What’s So Different About Windows 10?
Windows 10 aims to fix a lot of problems by creating one operating system that works well on everything, letting both consumers and creators work on a single device. To do that, Windows 10 includes two different modes:
- Tablet mode: For on-the-go information grabbers with touchscreen tablets, the Windows 10 Start menu fills the entire screen with large, colorful tiles that constantly update to show the latest stock prices, weather, email, Facebook updates, and other tidbits. That information appears before you touch a button. And touch is a keyword: The full-screen Start menu works best with a touchscreen monitor or tablet.
- Desktop mode: When it’s time for work, the traditional Windows desktop brings all its power — as well as its more powerful and detailed menus.
Some people like the convenience of having both types of computers built into one: a touchscreen laptop, for example, or a tablet with a docking station that lets you plug in a mouse and keyboard. Others find the two experiences to be oddly disjointed.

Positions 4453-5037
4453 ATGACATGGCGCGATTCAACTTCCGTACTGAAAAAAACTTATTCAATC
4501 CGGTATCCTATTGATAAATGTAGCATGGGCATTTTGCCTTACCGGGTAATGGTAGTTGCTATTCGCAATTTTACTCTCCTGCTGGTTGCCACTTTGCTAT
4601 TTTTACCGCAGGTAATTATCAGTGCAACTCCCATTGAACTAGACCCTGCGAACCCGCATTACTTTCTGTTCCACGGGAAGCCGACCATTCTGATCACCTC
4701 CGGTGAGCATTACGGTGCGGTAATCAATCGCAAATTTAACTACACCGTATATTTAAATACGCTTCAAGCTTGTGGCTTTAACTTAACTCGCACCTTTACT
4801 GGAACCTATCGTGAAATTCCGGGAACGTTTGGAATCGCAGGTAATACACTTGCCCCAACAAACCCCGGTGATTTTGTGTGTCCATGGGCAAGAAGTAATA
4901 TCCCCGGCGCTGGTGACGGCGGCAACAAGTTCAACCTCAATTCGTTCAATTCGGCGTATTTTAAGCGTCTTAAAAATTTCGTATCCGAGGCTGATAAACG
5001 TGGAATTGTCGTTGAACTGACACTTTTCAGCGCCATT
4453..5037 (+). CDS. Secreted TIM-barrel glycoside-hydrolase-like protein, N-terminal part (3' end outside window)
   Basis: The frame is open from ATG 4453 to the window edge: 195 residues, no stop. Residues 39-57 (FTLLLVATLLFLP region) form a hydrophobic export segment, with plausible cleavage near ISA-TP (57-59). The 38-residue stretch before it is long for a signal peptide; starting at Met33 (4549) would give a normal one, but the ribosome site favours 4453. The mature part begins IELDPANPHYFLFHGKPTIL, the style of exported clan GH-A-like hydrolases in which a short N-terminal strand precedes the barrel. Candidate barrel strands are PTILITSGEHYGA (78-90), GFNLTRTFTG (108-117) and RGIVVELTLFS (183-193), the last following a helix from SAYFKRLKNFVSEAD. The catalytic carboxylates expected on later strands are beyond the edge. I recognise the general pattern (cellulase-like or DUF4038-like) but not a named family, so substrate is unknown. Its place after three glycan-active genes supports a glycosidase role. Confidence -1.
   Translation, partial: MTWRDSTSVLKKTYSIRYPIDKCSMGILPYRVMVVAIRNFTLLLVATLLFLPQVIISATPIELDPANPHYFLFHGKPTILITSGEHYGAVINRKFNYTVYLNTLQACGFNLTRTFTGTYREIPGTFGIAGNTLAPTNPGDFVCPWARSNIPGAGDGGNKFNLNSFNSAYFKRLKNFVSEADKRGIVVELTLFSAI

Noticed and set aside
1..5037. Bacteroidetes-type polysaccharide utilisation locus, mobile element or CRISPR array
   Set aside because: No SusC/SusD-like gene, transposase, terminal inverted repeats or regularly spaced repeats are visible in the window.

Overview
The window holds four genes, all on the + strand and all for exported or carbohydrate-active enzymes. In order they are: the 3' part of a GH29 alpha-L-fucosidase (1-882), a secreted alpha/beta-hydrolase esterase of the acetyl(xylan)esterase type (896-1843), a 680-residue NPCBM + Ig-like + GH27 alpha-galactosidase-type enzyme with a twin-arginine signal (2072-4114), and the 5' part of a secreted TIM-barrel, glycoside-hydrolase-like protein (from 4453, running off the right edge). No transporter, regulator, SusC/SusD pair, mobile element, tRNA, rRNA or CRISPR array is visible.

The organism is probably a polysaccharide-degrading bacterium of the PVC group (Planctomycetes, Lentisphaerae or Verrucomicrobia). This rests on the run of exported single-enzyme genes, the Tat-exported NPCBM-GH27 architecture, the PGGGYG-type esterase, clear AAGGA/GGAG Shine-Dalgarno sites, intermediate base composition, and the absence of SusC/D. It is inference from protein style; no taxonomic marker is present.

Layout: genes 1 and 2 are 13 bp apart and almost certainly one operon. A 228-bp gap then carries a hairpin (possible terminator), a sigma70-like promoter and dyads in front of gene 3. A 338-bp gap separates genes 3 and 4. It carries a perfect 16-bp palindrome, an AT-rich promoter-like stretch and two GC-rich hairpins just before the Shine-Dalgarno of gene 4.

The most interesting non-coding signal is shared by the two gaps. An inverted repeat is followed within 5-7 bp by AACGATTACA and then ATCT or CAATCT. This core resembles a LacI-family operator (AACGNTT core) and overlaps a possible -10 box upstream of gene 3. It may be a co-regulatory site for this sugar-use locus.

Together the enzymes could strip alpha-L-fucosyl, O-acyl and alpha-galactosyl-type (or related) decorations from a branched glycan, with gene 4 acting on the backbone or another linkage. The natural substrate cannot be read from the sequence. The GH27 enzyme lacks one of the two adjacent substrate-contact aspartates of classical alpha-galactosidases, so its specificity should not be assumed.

- If you can stomach the initial confusion, Windows 10 may offer you the best of both worlds: You can stay on the full-screen Start menu for quick, on-the-go browsing. And when work beckons, you can head for the desktop, where your traditional Windows programs await.
- If you’re sitting at a desktop PC, Windows 10 should automatically open to the desktop. Windows 10 tablets usually open to a full-screen Start menu.
- If Windows 10 doesn’t open to the mode you prefer, click the Action Center icon found on the taskbar at the bottom of the screen; when the Action Center pane appears, click the Tablet mode toggle button. Your Start menu should quickly return to its proper size.
Microsoft’s game console, the Xbox One, runs in Tablet mode. The Xbox One’s game controller serves as your finger, letting you move from tile to tile by pressing the controller’s arrow keys. (If you’ve attached a Kinect controller, you can control the Xbox One with your hands, as well.)